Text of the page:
That all sounds a bit convoluted, but suffice it to say, search clicks are a more accurate representation of how much traffic is going to your site.
The trouble with marketing data is figuring out where to focus your efforts. Now you know a bit more about search volume versus search clicks and which metrics are more accurate, but that doesn’t make the decision so clear-cut.
Since search clicks give you more accurate traffic data, marketing should be focused on getting clicks. This doesn’t eliminate search volume relevance though. The trick is to incorporate high search volume keywords with those that show higher search click rates.
To put it into terms that are easier to understand, you can think of search volume as your brand’s visibility. Good visibility means more people will see and be aware of your products and services. Awareness and sales are two separate things though.
That’s where search clicks come in. Search clicks show you how many are buying. So, of course, you want to focus on search clicks as your most relevant piece of marketing data. The problem is figuring out how to mesh the two metrics together to form a cohesive digital marketing strategy.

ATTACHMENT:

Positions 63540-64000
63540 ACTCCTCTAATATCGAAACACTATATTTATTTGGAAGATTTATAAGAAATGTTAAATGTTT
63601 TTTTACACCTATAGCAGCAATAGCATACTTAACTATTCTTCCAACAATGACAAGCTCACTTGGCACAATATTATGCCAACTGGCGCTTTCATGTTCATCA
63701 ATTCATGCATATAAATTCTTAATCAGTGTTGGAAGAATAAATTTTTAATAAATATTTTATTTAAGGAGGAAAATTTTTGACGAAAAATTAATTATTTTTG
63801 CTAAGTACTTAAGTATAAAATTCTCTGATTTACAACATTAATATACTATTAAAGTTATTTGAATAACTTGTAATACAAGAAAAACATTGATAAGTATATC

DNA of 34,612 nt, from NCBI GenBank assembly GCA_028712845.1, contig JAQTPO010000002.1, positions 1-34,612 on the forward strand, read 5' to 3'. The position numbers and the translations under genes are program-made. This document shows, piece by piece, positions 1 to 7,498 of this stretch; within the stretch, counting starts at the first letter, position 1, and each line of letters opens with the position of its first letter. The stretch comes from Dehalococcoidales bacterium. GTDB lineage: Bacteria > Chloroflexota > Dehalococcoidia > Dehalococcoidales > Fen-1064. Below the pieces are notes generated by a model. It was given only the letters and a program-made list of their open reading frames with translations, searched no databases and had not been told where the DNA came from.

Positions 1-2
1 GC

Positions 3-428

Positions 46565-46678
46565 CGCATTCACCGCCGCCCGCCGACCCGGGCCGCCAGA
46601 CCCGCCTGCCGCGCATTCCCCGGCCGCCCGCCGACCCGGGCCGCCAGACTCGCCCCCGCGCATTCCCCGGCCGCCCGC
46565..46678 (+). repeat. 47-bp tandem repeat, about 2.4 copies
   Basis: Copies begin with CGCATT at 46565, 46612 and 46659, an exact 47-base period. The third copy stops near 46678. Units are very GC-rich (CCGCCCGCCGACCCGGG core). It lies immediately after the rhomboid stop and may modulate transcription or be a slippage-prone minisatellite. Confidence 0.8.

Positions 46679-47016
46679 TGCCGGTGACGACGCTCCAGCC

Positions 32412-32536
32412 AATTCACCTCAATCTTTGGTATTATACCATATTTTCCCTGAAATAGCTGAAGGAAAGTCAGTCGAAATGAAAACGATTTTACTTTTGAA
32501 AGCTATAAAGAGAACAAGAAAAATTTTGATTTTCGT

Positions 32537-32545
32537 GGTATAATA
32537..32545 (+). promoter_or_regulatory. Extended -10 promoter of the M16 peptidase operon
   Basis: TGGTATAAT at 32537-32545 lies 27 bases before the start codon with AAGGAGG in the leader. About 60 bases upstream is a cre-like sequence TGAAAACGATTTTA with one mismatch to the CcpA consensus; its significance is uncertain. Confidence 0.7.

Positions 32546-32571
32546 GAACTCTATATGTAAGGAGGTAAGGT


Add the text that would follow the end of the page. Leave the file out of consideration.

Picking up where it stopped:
Thankfully, there are tools available that can tell you the true numbers in terms of accurate search volume and search clicks. Using all of this information will allow you to change your marketing strategy to focus away from solely using search volume-oriented keywords and more towards search clicks and keywords that have higher click rates.
A proper marketing strategy will combine relevant high volume keywords with high click rate words so that traffic is generated towards your site. It may be the case that higher search clicks come with less traffic. The idea is to gradually shift your keyword habits toward query results that promote clicking on a site to get more information rather than easily answerable questions.
Once you have the data you need, you can start to generate and write content that generates clicks and not just searches. We’re not ruling out the validity of high search volumes, just suggesting that it’s not the be-all, end all of marketing metrics that it used to be.
And, if you’re looking to rank for high-volume, commercial keywords, then building links will also be a separate strategy you’ll need to undertake. But link builder beware. There are natural ways and unnatural ways of building links.
Ok, so that was probably a lot to take in. To sum it all up, you should focus on search clicks, not search volume. Volume is useless without sales. The key is to generate content that will get people searching for you, finding you, and then clicking that link to buy products and services.
All of the tools and data are there for you to track your click-through rate and your search volume, so now all you have to do is put it to work for you by creating a market strategy that capitalizes on it.
Remember, a good blue ocean strategy also includes targeting zero volume search keywords in SEO, as doing so is less expensive and allows you to rank and garner traffic more quickly for new websites.